The lawsuit, brought by the Pacific Legal Foundation ostensibly to contest alleged discrimination against Asian American students, targets changes to the city’s expanding Discovery Program. It allows students attending low-income middle schools to receive an offer to one of the city’s elite high schools if they score just below the admissions cut-off on the Specialized High School Admissions Test.
Fortunately, a district judge ruled Feb. 25 that the preliminary injunction the plaintiffs sought to halt the plan was not warranted. But the Pacific Legal Foundation appears prepared to take its case all the way to the U.S.
Fair and objective or useless and biased? A Chalkbeat guide to the case for and against New York City’s specialized high school test
There’s no doubt that the exam is a clean-cut way of making admissions decisions — and clarity is rare in the New York City high school admissions system, where sought-after schools can all have different criteria and students are eventually admitted by an algorithm.
But we also know that not all eligible New York City students are taking the SHSAT, and its use shuts out lots of students who can’t afford test prep. Students also have to know how and when to sign up to take it.
New York City released its study of the SHSAT. Here’s why it won’t end the admissions debate.
Still, the study doesn’t address key questions about whether the SHSAT is any better at predicting student success than the alternative system de Blasio put forward. And it can’t get at the heart of the debate about the importance of diversifying the elite schools.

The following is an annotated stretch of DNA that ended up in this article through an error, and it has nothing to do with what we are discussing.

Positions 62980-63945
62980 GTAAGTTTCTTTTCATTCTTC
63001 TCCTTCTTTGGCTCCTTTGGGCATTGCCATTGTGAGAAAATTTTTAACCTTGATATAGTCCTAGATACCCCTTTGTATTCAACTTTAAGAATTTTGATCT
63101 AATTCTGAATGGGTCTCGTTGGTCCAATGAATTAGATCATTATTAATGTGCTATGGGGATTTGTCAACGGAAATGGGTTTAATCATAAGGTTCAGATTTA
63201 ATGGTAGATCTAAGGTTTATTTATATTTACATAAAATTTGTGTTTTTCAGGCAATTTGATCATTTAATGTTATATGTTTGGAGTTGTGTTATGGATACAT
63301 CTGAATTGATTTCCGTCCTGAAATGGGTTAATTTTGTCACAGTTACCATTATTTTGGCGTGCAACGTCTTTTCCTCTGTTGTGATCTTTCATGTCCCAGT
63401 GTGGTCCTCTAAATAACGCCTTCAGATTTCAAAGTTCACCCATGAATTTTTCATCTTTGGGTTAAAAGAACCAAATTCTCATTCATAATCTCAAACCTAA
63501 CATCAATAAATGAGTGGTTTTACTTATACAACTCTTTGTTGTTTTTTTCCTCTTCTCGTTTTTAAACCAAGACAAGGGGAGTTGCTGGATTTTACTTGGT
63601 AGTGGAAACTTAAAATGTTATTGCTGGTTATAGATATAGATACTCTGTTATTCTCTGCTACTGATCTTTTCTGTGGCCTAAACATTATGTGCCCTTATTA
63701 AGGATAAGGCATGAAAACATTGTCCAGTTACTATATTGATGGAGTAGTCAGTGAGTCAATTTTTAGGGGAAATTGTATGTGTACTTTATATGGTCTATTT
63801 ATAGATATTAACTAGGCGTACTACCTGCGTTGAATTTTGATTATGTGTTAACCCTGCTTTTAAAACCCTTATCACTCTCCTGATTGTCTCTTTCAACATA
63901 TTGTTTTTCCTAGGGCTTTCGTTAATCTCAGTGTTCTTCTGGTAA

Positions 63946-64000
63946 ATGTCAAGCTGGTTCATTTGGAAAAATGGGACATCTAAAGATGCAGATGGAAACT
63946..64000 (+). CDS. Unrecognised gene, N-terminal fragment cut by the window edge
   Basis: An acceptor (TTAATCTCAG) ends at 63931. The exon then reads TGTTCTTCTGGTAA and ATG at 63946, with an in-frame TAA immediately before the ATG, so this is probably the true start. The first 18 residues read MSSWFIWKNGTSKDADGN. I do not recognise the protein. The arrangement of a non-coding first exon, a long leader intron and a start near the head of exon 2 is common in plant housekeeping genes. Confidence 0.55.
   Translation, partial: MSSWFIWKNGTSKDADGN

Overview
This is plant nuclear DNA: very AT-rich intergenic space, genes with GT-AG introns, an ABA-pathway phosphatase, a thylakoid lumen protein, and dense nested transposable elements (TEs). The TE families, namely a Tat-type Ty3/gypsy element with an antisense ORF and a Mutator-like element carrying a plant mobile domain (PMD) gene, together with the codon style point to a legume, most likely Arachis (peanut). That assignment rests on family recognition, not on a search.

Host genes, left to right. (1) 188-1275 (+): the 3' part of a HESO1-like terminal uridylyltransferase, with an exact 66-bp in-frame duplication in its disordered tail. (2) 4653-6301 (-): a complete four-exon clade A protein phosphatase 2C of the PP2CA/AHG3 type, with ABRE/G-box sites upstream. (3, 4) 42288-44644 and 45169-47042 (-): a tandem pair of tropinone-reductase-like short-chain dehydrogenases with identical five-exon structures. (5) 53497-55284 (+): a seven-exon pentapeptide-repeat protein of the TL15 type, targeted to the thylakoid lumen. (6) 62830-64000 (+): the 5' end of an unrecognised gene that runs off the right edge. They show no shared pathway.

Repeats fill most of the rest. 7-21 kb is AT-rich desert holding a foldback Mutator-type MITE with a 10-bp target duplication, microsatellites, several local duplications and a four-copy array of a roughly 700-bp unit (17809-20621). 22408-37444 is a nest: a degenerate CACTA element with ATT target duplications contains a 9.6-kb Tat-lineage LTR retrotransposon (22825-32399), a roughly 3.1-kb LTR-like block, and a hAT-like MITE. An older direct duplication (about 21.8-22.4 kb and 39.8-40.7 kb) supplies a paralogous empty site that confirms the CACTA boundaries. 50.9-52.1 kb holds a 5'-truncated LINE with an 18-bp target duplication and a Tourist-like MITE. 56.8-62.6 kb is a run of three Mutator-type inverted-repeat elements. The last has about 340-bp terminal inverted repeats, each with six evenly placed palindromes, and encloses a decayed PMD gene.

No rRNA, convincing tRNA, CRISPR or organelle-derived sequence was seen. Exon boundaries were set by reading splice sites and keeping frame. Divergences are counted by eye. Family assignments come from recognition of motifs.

The study uses data from every single eighth grade student who took the SHSAT between 2005 and 2009, looking at whether a student’s score seemed to predict early success in high school. It finds a relatively strong relationship between SHSAT scores and early high school performance.
SHSAT Invalid: I’ve spent years studying the link between SHSAT scores and student success. The test doesn’t tell you as much as you might think.
First, that requires defining merit. Only New York City defines it as the score on a single test — other cities’ selective high schools use multiple measures, as do top colleges. There are certainly other potential criteria, such as artistic achievement or citizenship.
However, when merit is defined as achievement in school, the question of whether the test is meritocratic is an empirical question that can be answered with data.
‘So there I was, figuring it out myself’: A Brooklyn teen on why the city’s specialized high school prep wasn’t enough
My family wasn’t well off financially. Often times, we struggled and there was constant worry over whether we had food in the fridge or we had school supplies. I wasn’t expecting to enroll in a Kaplan or a Princeton Review course like my fellow affluent classmates. Nevertheless, I persisted. I sought out a free program that’s funded by the Department of Education called DREAM. Upon hearing the name of the program, I knew this was my chance to really meet my goal.